February 24, 2018; KMOV-TV (St. Louis, MO)

Almost a year ago, NPQ suggested that boycotts were a big part of the new face of corporate social responsibility, particularly when a business partner’s reputation threatens to taint your own. At the end of last week, we wrote about some of the abhorrent statements coming from the leadership of the National Rifle Association (NRA) in the wake of the school shooting in Florida that left 17 dead, many of them students:

The NRA’s own confused response appealed to the basest of values. At the Conservative Political Action Conference, the NRA’s Dana Loesch charged, “Many in legacy media love mass shootings. You guys love it. I’m not saying that you love the tragedy, but I am saying that you love the ratings. Crying white mothers are ratings gold to you and many of the legacy media.” (There’s so much wrong with this statement, but one not so subtle point is that the pain of white mothers losing their children to gun violence “secretly” moves us more than the similar pain of mothers of color. The statement cleverly reinforces various dominant narratives.)

Minutes later, the NRA’s president, Wayne LaPierre, warned of the ostensible socialist agenda behind the protests. “As usual, the opportunists wasted not one second to exploit tragedy for political gain,” LaPierre said, adding that 20th-century community organizer “Saul Alinsky would have been proud of the breakneck speed for gun control laws and the breathless national media eager to smear the NRA.”

This time, the students declared they had enough. Within days, they took their message to lawmakers, and many corporations decided to cut any business-related ties they maintained with the NRA. Relationships, including some public-facing partnerships, began to get severed, with the companies saying little about why.

This distancing often took the form of ending discount programs or other offers extended to NRA members. Delta Air Lines ended discounts on its flights, as did United Airlines. Car rental companies such as Enterprise, Alamo, Hertz, Avis Budget, and National also ended their contracts, and Sirva, which owns Allied and North American moving companies, has said they “no longer have an affiliate relationship with the NRA, effective immediately.” First National Bank of Omaha on Thursday said it was ending its offering of NRA-branded credit cards based on “customer feedback,” and MetLife ended some special insurance offerings.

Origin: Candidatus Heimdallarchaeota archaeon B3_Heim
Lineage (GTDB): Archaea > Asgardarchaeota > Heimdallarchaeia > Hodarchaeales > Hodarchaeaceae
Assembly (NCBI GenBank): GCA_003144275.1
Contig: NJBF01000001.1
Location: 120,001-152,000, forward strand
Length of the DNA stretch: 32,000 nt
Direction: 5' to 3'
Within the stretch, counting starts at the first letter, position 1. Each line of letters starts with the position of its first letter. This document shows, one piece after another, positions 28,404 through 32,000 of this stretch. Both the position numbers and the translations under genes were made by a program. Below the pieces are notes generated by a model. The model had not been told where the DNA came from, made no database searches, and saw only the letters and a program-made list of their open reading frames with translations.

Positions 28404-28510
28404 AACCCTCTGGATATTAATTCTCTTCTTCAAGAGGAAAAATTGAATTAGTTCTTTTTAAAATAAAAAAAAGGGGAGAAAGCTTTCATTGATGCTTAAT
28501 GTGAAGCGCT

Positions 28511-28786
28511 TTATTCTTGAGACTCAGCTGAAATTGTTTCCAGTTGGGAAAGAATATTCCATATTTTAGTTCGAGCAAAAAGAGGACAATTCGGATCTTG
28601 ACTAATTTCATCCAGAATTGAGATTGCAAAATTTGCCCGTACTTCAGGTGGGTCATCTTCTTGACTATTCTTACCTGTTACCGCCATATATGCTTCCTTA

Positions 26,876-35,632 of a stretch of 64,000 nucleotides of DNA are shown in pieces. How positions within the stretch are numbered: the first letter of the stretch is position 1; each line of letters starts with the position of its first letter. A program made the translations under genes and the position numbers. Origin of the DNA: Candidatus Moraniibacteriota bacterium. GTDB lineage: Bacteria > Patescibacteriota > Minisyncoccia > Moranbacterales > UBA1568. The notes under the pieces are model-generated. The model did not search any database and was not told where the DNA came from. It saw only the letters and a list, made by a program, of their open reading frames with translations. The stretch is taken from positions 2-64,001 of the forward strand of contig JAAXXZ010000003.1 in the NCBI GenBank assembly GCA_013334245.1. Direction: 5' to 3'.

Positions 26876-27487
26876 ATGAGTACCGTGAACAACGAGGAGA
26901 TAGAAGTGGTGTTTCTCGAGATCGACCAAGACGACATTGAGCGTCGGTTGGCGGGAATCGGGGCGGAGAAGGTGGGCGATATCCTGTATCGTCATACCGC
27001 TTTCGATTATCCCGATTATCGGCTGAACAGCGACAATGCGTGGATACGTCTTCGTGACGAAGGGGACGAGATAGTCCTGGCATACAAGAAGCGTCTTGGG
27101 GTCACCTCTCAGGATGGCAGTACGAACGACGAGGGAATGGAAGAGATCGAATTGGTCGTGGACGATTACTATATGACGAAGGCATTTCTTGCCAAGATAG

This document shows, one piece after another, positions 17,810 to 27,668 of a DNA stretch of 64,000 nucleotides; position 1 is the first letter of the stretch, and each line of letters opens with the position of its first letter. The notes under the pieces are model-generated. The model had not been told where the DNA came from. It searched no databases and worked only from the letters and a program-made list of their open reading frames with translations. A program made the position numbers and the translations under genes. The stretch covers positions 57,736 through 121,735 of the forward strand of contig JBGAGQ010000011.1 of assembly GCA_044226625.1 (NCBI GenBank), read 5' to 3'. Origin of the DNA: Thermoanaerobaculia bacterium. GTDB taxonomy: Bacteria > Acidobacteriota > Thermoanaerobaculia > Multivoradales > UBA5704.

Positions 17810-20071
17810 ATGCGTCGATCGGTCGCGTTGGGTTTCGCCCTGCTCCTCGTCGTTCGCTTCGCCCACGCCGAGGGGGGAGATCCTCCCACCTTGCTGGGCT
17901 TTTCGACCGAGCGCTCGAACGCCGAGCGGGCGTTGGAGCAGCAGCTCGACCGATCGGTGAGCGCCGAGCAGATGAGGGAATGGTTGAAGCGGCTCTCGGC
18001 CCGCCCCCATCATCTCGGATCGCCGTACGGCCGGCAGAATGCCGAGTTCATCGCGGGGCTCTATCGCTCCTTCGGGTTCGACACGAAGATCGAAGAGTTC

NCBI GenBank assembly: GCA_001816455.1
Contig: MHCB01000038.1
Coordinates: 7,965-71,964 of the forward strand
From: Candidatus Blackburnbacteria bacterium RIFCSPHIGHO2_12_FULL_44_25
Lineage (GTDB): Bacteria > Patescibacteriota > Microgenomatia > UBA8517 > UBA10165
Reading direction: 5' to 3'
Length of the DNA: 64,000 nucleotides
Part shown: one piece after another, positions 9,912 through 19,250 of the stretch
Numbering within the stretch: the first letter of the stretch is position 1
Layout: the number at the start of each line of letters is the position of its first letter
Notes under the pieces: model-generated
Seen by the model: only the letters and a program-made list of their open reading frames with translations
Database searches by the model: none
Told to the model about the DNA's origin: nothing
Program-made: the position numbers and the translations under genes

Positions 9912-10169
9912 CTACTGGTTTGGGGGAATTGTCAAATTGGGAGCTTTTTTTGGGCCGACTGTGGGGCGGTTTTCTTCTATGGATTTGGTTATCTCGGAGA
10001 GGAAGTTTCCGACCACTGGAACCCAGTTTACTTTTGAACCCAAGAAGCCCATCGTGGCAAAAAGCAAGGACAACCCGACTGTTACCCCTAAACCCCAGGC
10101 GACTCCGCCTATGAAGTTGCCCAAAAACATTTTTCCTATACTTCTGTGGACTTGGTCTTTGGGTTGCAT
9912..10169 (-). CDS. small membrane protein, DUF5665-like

As for FedEx, which has not yet cut ties, it got some special front-page treatment courtesy of the N.Y. Daily News:

A statement from the National Rifle Association, which has been throwing every desperate rhetorical line available into the situation, says that the businesses “have decided to punish NRA membership in a shameful display of political and civic cowardice.”

“In time, these brands will be replaced by others who recognize that patriotism and determined commitment to Constitutional freedoms are characteristics of a marketplace they very much want to serve,” the NRA said.

But a new CNN poll released on Sunday found that 7 in 10 people favor stricter gun laws now, in the wake of the Parkland shooting as compared to 52 percent in October—and this includes a majority of gun-owning households. And, as the Wall Street Journal reports, a larger question of divestment from gun companies themselves is surfacing:

The investment giant BlackRock Inc. said it was exploring ways to cull gun companies from the portfolios of clients who no longer wish to invest in them. In Florida, site of the latest tragedy, teachers expressed frustration that their retirement funds own gun stocks, following revelations that holdings included the maker of the assault rifle used to kill 17 students and educators at Marjory Stoneman Douglas High School in Parkland.

This may not be great news for gun companies. After a sales downturn, Remington, Federal Premium, SilencerCo, Ruger, and Daniel Defense have all announced layoffs since Trump took office. Some of these gun manufacturers contribute to the nonprofit NRA Institute for Legislative Action. This entity receives millions of dollars in donations from corporations, though those need not be disclosed. Neither is the group required to disclose the names of its contributors, but some, like Smith & Wesson and Sturm, Ruger & Company, have self-identified as having made large donations in the past.

But the NRA still has a powerful friend in their membership, which contributes impressively to the organization’s lobbying arm. In 2014, the NRA received $22 million from individual donors for its PAC—money it uses in part to contribute to politicians. These contributions from donors, according to CNN Money, tend to rise and fall with gun sales, though, and gun sales have dipped of late.

So, will the boycott force the NRA to change its stripes? Maybe not. But it adds momentum to the current movement and isolates some of the holdouts like FedEx, which, as this is written, faces a potential consumer boycott.—Ruth McCambridge